The Creeslough Water Supply has been given the thumbs up by the Environmental Protection Agency (EPA), who have removed the supply from their Remedial Action List (RAL).Over 3,000 consumers use the Creeslough Water Supply, which had been identified as ‘at risk’ of failing to consistently supply safe, clean drinking water.Extensive investment and upgrade works were carried out by Irish Water working in partnership with Donegal Council to improve the supply. The latest report from the EPA shows that Irish Water has reduced the number of schemes on the RAL in Donegal from 11 to 4, since 2015.Works are continuing on the remaining four Donegal water supplies with a view to having them removed from the RAL as soon as possible. The water supplies currently on the RAL are Greencastle, Glenties, Milford and Letterkenny. All four water supplies are expected to be removed from the RAL in 2020. Creeslough water supply removed from EPA risk list was last modified: December 5th, 2019 by Rachel McLaughlinShare this:Click to share on Facebook (Opens in new window)Click to share on Twitter (Opens in new window)Click to share on LinkedIn (Opens in new window)Click to share on Reddit (Opens in new window)Click to share on Pocket (Opens in new window)Click to share on Telegram (Opens in new window)Click to share on WhatsApp (Opens in new window)Click to share on Skype (Opens in new window)Click to print (Opens in new window)
On 18 March 2008 I went home after work. Getting a lift with my sister who is working in Paarden Eiland I have to wait until 17h30 for her to pick me up.As we were driving home, we passed an accident where two vehicles were involved. I told my sister to stop as it is my duty as a first aider to see if there is any help needed. She told me it is not neccessary as the fire brigade and an ambulance are there to assist. She drove on.Coming into our little town, crossing a four way stop and about 200m from the crossing I saw a bakkie hit a little child. We immediately stopped, I jumped out of the car and ran over the street to the child. He was lying so still and crawled up. I felt his heartbeat which at that stage was still very strong. I called to one of the people to call for an ambulance and if anybody knew the child. But nobody recognized him.I felt his heartbeat againThen the little boy shivered twice, I felt his heartbeat again which at this point was very shallow, I took my uniform jacket off and closed him up to keep him warm. I then asked one of the bystanders to just keep the people to the back (by now it was a crowd already). I recognized a lady that was working for me previously and asked her to get me a warm blanket somewhere.When she returned I closed the little boy up, waited another ten minutes for the ambulance to arrive. About 25 minutes after the accident happened, the ambulance did not arrive.I needed to make a decisionI looked at the boy and I needed to make a decision. I either wait for the ambulance and let this boy bleed himself to death (he had a deep arm and head open wounds) or I take the responsibility on me and take him to hospital myself.I picked him up with the blanket, my sister and the gentleman who called for the ambulance, cleared the road, stopped the cars for me to carry the child across to our vehicle. I got in the back of the car, and we then went to the hospital where I called upon the doctors and nurses.His name is WendellLater that evening he was transferred to Red Cross Children’s hospital with multiple wounds externally as well as internal wounds. He was released out of hospital only two weeks afterwards. He is well now, without any broken bones. His internal injuries were his liver and spleen that got hurt during the accident.His name is Wendell and he is only 3 years old.I just want to thank my boss who gave me the opportunity of doing my first aid training – basics. This allowed me to save another person’s life.Thank you for giving me this opportunity to tell my story.Story submitted to SAinfo on 8 April 2008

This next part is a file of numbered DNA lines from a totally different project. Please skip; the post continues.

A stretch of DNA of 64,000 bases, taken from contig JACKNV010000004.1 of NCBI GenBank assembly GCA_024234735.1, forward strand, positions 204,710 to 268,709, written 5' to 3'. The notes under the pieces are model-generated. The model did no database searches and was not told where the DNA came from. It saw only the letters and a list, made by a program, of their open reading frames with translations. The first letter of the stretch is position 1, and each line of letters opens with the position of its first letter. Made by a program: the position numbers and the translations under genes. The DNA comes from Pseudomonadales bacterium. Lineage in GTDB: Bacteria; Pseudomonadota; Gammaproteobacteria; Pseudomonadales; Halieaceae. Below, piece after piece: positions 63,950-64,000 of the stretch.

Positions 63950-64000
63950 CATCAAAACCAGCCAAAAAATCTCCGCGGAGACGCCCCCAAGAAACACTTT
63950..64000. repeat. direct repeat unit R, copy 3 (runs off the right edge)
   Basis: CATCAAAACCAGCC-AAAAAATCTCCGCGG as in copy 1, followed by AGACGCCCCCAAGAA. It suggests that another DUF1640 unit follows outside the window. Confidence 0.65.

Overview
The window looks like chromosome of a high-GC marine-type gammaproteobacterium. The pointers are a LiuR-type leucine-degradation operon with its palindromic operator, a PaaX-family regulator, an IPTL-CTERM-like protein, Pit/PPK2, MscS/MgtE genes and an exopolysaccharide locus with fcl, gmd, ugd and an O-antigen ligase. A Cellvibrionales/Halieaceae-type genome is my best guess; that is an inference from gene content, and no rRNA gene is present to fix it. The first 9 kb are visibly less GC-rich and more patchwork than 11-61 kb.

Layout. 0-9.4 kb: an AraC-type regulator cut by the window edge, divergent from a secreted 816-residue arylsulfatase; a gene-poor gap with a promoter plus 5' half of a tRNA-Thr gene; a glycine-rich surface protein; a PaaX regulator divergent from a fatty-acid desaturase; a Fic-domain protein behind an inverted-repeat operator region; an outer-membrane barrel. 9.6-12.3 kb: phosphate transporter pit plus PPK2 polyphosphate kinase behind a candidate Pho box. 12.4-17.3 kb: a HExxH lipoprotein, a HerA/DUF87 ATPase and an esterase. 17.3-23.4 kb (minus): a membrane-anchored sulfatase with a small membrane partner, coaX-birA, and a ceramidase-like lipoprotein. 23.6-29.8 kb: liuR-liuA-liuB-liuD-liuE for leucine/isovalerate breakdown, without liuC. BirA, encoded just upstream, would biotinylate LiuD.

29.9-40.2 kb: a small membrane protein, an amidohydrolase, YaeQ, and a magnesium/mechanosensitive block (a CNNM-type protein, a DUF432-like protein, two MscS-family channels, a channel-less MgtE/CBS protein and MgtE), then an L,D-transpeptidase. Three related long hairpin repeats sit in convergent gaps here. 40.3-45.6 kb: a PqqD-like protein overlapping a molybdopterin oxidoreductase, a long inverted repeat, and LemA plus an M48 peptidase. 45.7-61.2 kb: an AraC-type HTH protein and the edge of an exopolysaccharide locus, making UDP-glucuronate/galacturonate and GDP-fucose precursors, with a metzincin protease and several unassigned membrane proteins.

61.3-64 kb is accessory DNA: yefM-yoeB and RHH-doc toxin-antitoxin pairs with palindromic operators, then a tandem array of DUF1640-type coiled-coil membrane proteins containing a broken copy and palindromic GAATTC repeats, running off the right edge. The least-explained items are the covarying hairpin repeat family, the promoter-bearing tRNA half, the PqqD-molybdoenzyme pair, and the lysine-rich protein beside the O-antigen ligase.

If you have ever wondered what it is like in the cockpit of a commercial jet then check out this video shot by Captain Rodrigo David who flies with Avianca Brazil, based in Rio De Janeiro.The videos are shot using a Go Pro Hero and the aircraft are either Airbus A318 or A320s.You will see landing and take-offs from the cockpit and a number of South American cities including Rio.
A video clip, showing Maharashtra Navnirman Sena (MNS) workers allegedly punishing a man with 50 squats in Pune for allegedly criticising party chief Raj Thackeray on social media, has gone viral.In the clip, the man identifies himself as Rohit Burade, and is surrounded by MNS workers led by the student wing leaders Ashish Sable-Patil and Rahul Gawali. He is made to acknowledge his “error” in posting an “objectionable” comment against Mr. Thackeray on the MNS leader’s Facebook page.The MNS workers are heard saying that Mr. Burade was let off easily as he was a Maharashtrian hailing from a poor family. “His father passed away… Hence, we are not beating him up,” one of them is heard remarking.The party workers are then heard reprimanding Mr. Burade, making him say, ““Raaj saheb, I have made a mistake and this will not happen again,” even as the victim is seen gasping for breath. They then issue a warning that anyone insulting Mr. Thackeray would suffer a similar fate. No case has been lodged against the MNS workers.